One of the most difficult aspects of introducing new technology to any industry is getting “buy-in.” Embracing change takes time, vision, opportunity, and trial and error. Once those boxes are checked off, potential customers still must consider the potential financial investment.
Electronic rodent monitoring (ERM) systems have been in development for years and now many have made it to the market and are being used by the industry. PMPs who are using ERM are continuing to find methods to best sell the product and its benefits to end-user clients.
South Carolina pest expert Critter McCool says the key to getting customers to embrace the cost of new technology is making sure they see the added value in using it.
“My clients understand that I won’t need to run out every time a trap is activated so we can work together hand-in-hand to get our plan implemented as best as possible,” McCool said. “It’s about having a partnership together. Plus, the transparency is really a huge part of it. They know what I’m doing and how much I’m providing and that’s important.”
While the commercial sector has many possibilities, Franklin Hernandez, owner of Miami-based NaturePest Control, said he doesn’t see this technology being as beneficial to residential customers.
“The biggest reason would be cost of implementation obviously, where a rodent situation in a home after it's been assessed, rats have been removed and exclusion has been performed, there's no further need for it,” Hernandez said. “However, in a large commercial application, such as a food-processing plant, the problems are always present and the need for continuous monitoring and inspection is essential to any IPM process.”
But the selling points are pretty obvious, Hernandez added. “Since it is an electronic device its present 24/7 unlike a technician that would have to be there physically to assess the situation. The technician would be alerted as soon as a rodent is detected, he would know the exact location of that rodent, and it would reduce labor cost by inspections.”
Finding the right approach to selling ERM systems is critical, says Joe Belcher, Midwest and international sales manager of Iowa-based Kness.
“That’s realistically the ‘million dollar question.’ Every company has a different aspect of how to help do a job from tracking to reporting to time saving to labor saving to callbacks to efficiencies in visits. That’s the hard thing I think we’re all finding the perfect approach I don’t think there is one yet because we all feel perfectly different. I do know I’ve talked to hundreds of customers and they all say, ‘I can see it helping me.’"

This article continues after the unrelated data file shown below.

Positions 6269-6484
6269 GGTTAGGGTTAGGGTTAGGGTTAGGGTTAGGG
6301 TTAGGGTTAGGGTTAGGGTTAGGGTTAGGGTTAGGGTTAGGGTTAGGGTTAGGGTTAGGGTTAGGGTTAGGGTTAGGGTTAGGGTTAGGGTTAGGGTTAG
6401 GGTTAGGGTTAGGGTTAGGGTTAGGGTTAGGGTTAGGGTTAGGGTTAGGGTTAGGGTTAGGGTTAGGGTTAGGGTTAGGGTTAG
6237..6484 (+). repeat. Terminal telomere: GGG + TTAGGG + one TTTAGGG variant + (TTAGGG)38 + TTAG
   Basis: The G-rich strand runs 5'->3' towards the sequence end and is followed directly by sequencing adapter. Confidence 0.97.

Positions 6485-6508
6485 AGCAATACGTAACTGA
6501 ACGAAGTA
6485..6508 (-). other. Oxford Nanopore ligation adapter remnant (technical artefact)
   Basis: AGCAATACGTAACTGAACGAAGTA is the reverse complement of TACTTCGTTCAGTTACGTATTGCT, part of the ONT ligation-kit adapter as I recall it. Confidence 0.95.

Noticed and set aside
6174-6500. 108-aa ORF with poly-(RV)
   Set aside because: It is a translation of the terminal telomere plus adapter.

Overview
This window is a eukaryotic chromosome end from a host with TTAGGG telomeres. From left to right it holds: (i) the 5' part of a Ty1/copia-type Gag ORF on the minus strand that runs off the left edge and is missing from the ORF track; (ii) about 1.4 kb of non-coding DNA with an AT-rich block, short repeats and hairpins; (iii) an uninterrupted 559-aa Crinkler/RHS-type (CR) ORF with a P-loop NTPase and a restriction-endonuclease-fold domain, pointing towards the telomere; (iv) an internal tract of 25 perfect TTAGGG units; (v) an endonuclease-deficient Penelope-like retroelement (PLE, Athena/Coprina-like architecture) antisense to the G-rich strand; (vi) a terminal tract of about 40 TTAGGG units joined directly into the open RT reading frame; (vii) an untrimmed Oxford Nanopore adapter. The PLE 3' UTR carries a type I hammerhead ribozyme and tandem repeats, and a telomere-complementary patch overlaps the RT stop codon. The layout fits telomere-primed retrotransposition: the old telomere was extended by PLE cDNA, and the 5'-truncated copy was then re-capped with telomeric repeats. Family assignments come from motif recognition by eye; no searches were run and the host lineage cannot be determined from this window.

Pricing and customer approval will be the key to getting it used by mainstream clients as a regular tool, says Todd Leyse, president and CEO of Minnesota’s Adam’s Pest Control.
“It can be a challenge because it is a change and people need to get their head around new technologies,” Leyse said. “You need to demonstrate and tell them about it and how it works, maybe even at no charge for a short period of time. But if you are not charging for callbacks there isn’t a lot of incentive for them to not say ‘come back.’”
By providing real-time data, ERM essentially will in many cases create real-time callbacks. So PMPs need to be on the same page with their customers.
“Accounts need to price it for sensors and cost of callbacks,” Leyse added. “If the customer recognizes the trap was activated and wants it gone within four hours and not during regular service, that’s something you need to work with on a customer-by-customer basis and stick with it.”
Providing ERM data is a new service so there needs to be a pricing structure that accommodates all parties.
“I think data is a big part of it. We know the rodent was caught, how it got in and to be able to have that quick response if it is a client that needs more attention than others,” said Caroline Kirby, training coordinator, Plunkett’s Pest Control. “Presumably if you know more information, that gives you time to work on that cockroach issue or just do more for that facility.
“Getting client buy-in (is critical),” she added, saying there are many questions that have yet to be answered by the industry. “Am I going to run out every time a mouse is caught? Is it going to cost the same or more? What’s this service look like?”